Wednesday, October 28, 2009
One who works with his hands is a laborer.
One who works with his hands and his head is a craftsman.
One who works with his hands, his head and his heart, is a master.
Beyond the short drive down I-5 to Tacoma, over the huge toll bridge that crosses the narrows, Highway 16 winds its way through the evergreen trees of the peninsula. There the quaint little towns of Gig Harbor, Silverdale and Port Orchard beg me to come for a visit. They offer sandy beaches bordering Puget Sound, sail boats bobbing near the docks, blue waters glistening in the sun. And here I sit at my computer deleting yet another dreadful sentence.
Writing isn’t easy; you must develop discipline. It’s a labor of love, but a labor just the same. It’s creative in nature, yet no matter how imaginative the author, no matter how talented, you have to sit down at the computer and do the work. You must sit alone for hours writing, crossing out, and rewriting your sentences, your paragraphs, your chapters, until at last your book is complete. You invent heroes and heroines and put them in perilous circumstances. You create romantic encounters that cause your heart to flutter as you plot your story, but the book doesn’t get written until you do the laborer’s work.
Nouns, adjectives, pronouns, and prepositional phrases are tools of the writer. This is the craftsman portion of writing, but that’s not all. There are synonyms and antonyms. There’s the pattern of the scenes; goal, conflict, disaster, and the sequel scene that has reaction, dilemma and decision. There are the opening hook, turning points, midpoint and climax. You have to know how to handle dialogue, narrative, setting, and characterization. You must keep an active voice, avoid passive sentences and always stay within the boundaries the publisher dictates. You need to put all of it together in a way that keeps the readers turning the pages. And just when you think you’ve accomplished all that, you discover you have to write a cover letter, a query and. . . the dreaded synopsis. You persevere. You read, take classes, and study the works of fellow writers because you know you must stay alert to every aspect of the craft.
And of course you study the masters. One who writes with his heart won’t settle for anything but the best turn of the phrase. You describe just how the light slanted into the room, how the scent of roses made the air heavy with perfume, and how the hero’s heart grieved at the loss of his heroine in such a way that no one has described it before. You are ever in search of the perfect word. You strive to become a master. You work with your hands, your head, and your heart.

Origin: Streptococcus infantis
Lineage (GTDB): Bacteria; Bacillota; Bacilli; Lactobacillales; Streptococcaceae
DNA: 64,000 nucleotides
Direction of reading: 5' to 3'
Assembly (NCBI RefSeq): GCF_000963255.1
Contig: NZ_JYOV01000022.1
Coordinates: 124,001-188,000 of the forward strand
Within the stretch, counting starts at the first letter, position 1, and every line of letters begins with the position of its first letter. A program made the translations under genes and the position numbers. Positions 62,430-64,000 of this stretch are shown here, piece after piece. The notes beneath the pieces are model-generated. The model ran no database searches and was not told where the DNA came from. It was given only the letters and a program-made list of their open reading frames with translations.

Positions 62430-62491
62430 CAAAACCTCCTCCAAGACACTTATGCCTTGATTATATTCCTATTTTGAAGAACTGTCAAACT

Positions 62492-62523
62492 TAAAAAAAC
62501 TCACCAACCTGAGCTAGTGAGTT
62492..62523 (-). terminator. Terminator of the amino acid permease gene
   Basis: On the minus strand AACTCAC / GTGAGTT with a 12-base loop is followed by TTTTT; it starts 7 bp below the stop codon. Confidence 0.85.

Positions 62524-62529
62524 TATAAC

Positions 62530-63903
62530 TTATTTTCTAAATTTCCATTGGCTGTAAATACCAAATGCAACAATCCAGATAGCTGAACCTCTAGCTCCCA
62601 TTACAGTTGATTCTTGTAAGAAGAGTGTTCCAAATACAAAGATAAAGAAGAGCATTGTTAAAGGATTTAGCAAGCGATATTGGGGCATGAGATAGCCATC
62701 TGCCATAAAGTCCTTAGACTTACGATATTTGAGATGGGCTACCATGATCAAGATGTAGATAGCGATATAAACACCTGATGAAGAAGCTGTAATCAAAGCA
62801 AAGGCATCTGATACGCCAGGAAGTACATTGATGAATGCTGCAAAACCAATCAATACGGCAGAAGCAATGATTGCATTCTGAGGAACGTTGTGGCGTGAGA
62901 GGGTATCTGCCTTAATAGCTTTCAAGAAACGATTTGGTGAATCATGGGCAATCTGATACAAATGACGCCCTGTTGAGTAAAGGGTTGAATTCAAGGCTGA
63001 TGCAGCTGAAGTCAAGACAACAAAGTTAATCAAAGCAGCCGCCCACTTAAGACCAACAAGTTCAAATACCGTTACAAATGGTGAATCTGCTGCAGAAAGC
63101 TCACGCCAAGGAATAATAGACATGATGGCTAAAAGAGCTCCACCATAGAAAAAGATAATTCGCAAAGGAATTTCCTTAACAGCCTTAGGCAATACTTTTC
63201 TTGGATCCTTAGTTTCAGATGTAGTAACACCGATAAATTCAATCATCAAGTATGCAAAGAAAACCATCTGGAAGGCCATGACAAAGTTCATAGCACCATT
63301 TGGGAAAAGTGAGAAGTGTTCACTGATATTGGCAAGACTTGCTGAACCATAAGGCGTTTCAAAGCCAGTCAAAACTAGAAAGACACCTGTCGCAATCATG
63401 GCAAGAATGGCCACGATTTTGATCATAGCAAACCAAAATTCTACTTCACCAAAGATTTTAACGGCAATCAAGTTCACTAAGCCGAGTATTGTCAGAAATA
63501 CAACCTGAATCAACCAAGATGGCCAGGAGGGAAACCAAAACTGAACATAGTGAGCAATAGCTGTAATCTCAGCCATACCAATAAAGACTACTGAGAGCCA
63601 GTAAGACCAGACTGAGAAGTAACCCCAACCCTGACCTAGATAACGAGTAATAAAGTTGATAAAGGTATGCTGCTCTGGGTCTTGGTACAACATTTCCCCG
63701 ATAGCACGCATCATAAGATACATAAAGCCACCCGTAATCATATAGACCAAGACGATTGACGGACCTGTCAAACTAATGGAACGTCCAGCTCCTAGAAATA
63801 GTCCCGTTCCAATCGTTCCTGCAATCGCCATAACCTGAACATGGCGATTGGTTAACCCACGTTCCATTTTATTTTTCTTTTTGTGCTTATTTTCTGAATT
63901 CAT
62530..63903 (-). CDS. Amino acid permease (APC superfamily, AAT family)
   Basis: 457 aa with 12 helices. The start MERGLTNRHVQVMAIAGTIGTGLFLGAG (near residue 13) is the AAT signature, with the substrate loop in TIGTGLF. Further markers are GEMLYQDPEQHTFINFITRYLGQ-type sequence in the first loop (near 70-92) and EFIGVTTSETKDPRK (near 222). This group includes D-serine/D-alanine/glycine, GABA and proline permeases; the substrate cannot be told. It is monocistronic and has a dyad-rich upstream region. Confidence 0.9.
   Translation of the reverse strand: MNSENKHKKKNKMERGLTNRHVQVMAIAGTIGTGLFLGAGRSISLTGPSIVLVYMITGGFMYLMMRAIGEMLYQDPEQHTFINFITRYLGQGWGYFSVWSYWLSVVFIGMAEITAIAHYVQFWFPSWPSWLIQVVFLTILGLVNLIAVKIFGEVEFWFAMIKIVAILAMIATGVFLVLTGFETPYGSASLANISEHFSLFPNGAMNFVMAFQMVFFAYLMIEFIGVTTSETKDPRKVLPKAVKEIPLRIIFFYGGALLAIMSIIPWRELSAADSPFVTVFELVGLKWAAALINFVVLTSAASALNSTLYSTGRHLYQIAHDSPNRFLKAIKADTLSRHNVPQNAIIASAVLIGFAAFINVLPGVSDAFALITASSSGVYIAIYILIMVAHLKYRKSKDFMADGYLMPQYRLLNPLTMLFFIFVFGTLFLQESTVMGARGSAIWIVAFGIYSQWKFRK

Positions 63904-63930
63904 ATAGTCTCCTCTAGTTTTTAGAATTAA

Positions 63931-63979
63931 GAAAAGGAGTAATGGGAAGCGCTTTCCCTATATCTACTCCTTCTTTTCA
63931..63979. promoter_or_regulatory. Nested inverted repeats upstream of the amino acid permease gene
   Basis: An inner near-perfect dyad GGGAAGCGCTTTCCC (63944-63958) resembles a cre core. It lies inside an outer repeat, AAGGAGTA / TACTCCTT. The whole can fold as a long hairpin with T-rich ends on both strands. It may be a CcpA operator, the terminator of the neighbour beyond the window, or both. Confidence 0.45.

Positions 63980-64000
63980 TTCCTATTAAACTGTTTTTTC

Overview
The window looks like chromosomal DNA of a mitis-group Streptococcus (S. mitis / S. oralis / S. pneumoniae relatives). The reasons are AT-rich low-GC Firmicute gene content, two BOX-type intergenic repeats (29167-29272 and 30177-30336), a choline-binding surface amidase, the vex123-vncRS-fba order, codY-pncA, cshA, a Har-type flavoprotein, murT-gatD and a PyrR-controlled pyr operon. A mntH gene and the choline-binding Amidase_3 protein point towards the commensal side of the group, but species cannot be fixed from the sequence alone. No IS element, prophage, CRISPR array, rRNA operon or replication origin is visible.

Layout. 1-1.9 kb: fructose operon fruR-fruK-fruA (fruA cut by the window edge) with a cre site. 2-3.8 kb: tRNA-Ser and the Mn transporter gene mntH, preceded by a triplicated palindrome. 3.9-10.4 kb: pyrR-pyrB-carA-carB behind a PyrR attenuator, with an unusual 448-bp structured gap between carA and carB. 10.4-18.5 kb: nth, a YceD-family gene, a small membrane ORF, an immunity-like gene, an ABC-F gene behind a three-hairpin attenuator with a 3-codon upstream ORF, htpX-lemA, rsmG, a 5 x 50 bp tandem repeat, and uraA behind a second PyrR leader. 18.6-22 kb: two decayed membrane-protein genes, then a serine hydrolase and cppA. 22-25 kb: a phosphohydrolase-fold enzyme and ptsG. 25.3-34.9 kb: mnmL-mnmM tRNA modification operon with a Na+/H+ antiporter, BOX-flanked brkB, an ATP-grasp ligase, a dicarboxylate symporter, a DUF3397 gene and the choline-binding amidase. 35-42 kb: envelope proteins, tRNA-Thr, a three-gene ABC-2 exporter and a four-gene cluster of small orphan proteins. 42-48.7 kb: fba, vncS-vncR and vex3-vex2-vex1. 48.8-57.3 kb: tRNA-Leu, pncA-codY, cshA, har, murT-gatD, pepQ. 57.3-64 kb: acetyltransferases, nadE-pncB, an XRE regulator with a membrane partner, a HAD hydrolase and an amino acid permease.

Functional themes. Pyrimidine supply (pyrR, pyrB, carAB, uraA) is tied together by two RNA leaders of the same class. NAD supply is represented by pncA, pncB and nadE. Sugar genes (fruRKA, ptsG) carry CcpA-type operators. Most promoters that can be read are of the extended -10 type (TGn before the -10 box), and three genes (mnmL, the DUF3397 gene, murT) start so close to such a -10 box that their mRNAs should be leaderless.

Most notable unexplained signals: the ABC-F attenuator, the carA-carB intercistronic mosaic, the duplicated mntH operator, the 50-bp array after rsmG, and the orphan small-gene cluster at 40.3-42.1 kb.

For example, I may tell you, “I love to travel. When I do, I learn about the people who live in the areas I visit. I won’t stop traveling until I am unable to make the trip.” Instead, Tennyson, the laborer, the craftsman, the master, said it like this:
I cannot rest from travel: I will drink life to the lees. . .
I am become a name; For always roaming with a hungry heart. . .
And this grey spirit yearning in desire to follow knowledge like a sinking star,
Beyond the utmost bounds of human thought. . .
To strive, to seek, to find, and not to yield.
To become a writer, you must have a love for the written word. The hours are long, the rewards are sometimes few. You reach down into the Cracker Jacks box of your soul and hope to come up with the prize. You pour out your precious words onto the paper with the chance that they might be rejected, but you write because you must. You write because something inside you yearns to be said.
Maxine is the author of a psychology book, "Reality For Parents of Teens." She has written numerous articles on drug and alcohol rehabilitation, how the brain works, and setting and accomplishing goals. She has authored lesson manuals for teaching classes on cognitive self-change. Maxine attended college at the University of Nevada, Las Vegas and Idaho State University. She counseled for a women's program, Discovery House and for Road to Recovery, a men's and Women's drug rehabilitation program. She taught prison rider return classes for Probation and Parole in the state of Idaho, taught in the women's prison, and worked with Child Protection Services in Idaho as well. Maxine currently runs a business, Lakeland gifts, @ www.lakelandgifts.com and writes fiction novels.
Thursday, October 22, 2009
The Blue Sage Writers had a great meeting yesterday, talking, reading, critiquing and sharing industry tidbits for four hours (as well as a lot of stuff that wasn't industry related). Then six of us met at Plum Loco's–a good place for a bunch of loco writers–and, without coming up for air, carried on another two hours' worth of conversation over some fine Mexican cuisine. From there, four die-hards went to listen to Kitty Fleischman, the publisher of Idaho Magazine, talk about her crazy and interesting life.
Originally a Jr. High school teacher, Kitty turned to journalism and has stayed with it for over thirty years. She came to Idaho from Alaska and started Idaho Magazine to preserve the history of the area and its people. When asked to give advice to aspiring writers, her answer was simple: "Write, write, write, write, write."